Many employers breathed a sigh of relief when they learned about Rosenberg. Alas, this case is not a nationwide panacea. If the rep worked in any state other than New York, Rosenberg won’t help. So far, no other state has adopted an absolute privilege for U-5s; elsewhere, the qualified privilege remains in effect. Thus, despite Rosenberg, companies in this industry will continue to be sued for defamation over what they say in Form U-5.

An Ounce Of Prevention

Prevent your organization from filing inflammatory U-5s. You must be truthful on a U-5, but you can be truthful in a prudent, tactful way. Don’t bludgeon the discharged rep and dare him to sue you.

Hypothetical example: An agent falsifies a form by signing the client’s name on it. The client gave him permission, but under your compliance rules it’s still a violation, despite “permission,” so you fire him. The box below lists two ways you could describe the reason for this discharge.


“Falsified a client’s signature on a form.”


“Signed a client’s name on a form, which violates company policy even though the client gave permission.”

Both are truthful, but the “prudent” version is less likely to get you sued. Why?

1. It uses softer, less inflammatory language: “signed” instead of “falsified.”

2. It adds an exculpatory detail (“permission”).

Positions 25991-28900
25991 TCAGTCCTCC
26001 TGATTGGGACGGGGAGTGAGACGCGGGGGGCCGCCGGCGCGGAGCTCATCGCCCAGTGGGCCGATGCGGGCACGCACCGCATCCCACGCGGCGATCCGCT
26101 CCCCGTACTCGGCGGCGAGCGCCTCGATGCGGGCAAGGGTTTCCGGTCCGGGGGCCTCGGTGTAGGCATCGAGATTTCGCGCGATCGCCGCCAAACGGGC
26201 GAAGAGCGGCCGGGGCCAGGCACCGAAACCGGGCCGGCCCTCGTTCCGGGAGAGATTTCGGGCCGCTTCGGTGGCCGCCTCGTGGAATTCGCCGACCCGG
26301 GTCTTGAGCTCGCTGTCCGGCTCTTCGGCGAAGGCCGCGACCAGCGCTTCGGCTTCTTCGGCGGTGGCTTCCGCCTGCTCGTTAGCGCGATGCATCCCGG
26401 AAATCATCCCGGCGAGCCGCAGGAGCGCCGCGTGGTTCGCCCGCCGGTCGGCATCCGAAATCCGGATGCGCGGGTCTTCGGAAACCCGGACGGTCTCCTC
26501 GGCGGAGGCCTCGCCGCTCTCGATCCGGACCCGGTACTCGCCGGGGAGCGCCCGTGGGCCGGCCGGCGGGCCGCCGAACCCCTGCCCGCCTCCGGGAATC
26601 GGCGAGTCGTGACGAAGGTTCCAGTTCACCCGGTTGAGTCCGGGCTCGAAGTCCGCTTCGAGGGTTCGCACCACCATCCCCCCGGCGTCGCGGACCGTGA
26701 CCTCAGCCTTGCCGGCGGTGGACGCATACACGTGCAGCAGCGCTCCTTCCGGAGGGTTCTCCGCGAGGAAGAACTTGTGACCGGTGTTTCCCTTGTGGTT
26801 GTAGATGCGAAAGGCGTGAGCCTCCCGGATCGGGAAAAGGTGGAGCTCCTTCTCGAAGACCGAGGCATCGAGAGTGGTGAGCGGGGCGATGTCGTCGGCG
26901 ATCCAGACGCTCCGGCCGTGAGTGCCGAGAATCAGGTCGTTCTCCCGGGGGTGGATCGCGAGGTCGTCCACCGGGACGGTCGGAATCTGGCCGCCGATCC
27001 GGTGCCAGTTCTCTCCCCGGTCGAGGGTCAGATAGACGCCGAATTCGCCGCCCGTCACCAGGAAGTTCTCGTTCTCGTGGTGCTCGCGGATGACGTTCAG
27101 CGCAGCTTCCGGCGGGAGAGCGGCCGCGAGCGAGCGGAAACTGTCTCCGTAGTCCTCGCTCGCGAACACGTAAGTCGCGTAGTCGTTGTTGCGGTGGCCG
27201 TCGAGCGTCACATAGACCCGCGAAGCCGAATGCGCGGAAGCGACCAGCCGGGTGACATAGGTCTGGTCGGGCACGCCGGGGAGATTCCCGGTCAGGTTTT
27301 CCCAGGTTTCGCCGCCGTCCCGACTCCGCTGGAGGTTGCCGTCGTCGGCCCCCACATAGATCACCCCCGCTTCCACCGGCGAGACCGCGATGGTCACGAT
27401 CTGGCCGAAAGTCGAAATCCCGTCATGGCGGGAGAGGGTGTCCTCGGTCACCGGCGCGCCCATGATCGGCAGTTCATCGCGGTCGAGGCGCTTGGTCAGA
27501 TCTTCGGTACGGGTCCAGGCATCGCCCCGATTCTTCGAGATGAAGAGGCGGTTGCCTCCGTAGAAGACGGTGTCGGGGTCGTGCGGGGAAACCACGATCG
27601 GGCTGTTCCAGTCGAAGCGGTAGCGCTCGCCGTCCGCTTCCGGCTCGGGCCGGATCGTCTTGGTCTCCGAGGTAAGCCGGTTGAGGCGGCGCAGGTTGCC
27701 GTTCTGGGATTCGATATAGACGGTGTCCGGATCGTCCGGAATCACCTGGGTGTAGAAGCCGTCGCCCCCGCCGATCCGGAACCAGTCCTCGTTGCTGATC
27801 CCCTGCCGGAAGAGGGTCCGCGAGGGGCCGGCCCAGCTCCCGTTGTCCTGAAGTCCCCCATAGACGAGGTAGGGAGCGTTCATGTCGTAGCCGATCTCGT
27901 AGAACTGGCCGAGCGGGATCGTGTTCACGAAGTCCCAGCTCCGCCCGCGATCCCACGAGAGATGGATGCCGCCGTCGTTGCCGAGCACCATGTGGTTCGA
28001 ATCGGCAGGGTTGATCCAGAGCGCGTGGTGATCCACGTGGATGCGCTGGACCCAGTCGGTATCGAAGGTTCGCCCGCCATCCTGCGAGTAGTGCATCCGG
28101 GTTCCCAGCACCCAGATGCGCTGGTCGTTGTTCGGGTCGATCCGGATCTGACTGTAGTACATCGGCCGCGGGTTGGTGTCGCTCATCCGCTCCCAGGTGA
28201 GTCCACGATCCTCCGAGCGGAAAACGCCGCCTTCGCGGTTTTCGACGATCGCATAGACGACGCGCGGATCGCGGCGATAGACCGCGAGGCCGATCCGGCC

In some people’s eyes, especially the rep’s, that might make the accusation appear less serious. At a minimum, it prevents the U-5 from being misconstrued as accusing the rep of forgery.

Tips To Protect Yourself

In our experience, when left to their own devices, most managers draft something akin to the “common” version. To reduce your exposure, you want to change that orientation, or at least catch and edit out provocative language before the U-5 is filed. How do you achieve that goal?

  •  Train your managers about the risks of a U-5 defamation lawsuit.
  •  Create a U-5 review team.

For maximum effectiveness, your review team should include both an in-house attorney and a compliance person. Also, to minimize the burden, you should have a lower level “screener,” so senior people don’t waste their time reviewing routine, innocuous U-5s. Our clients have achieved significant savings on litigation costs when they follow this advice.